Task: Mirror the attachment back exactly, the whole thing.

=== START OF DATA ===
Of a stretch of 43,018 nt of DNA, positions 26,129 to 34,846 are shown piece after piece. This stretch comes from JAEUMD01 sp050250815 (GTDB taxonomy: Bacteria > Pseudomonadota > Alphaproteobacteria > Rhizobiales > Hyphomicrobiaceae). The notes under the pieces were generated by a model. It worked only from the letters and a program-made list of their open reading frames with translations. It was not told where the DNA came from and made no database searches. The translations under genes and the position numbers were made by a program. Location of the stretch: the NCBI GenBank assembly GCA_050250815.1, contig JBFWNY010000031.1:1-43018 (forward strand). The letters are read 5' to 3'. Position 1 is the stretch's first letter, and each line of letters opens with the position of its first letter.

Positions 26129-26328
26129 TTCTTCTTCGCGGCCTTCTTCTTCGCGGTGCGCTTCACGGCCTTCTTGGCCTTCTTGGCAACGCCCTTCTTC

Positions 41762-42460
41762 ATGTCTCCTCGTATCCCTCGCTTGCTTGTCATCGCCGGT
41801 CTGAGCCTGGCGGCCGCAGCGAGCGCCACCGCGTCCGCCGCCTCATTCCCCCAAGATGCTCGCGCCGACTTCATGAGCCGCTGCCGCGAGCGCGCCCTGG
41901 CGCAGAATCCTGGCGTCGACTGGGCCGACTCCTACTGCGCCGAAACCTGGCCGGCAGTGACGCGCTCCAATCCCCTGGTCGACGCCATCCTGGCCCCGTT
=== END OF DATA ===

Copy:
Of a stretch of 43,018 nt of DNA, positions 26,129 to 34,846 are shown piece after piece. This stretch comes from JAEUMD01 sp050250815 (GTDB taxonomy: Bacteria > Pseudomonadota > Alphaproteobacteria > Rhizobiales > Hyphomicrobiaceae). The notes under the pieces were generated by a model. It worked only from the letters and a program-made list of their open reading frames with translations. It was not told where the DNA came from and made no database searches. The translations under genes and the position numbers were made by a program. Location of the stretch: the NCBI GenBank assembly GCA_050250815.1, contig JBFWNY010000031.1:1-43018 (forward strand). The letters are read 5' to 3'. Position 1 is the stretch's first letter, and each line of letters opens with the position of its first letter.

Positions 26129-26328
26129 TTCTTCTTCGCGGCCTTCTTCTTCGCGGTGCGCTTCACGGCCTTCTTGGCCTTCTTGGCAACGCCCTTCTTC

Positions 41762-42460
41762 ATGTCTCCTCGTATCCCTCGCTTGCTTGTCATCGCCGGT
41801 CTGAGCCTGGCGGCCGCAGCGAGCGCCACCGCGTCCGCCGCCTCATTCCCCCAAGATGCTCGCGCCGACTTCATGAGCCGCTGCCGCGAGCGCGCCCTGG
41901 CGCAGAATCCTGGCGTCGACTGGGCCGACTCCTACTGCGCCGAAACCTGGCCGGCAGTGACGCGCTCCAATCCCCTGGTCGACGCCATCCTGGCCCCGTT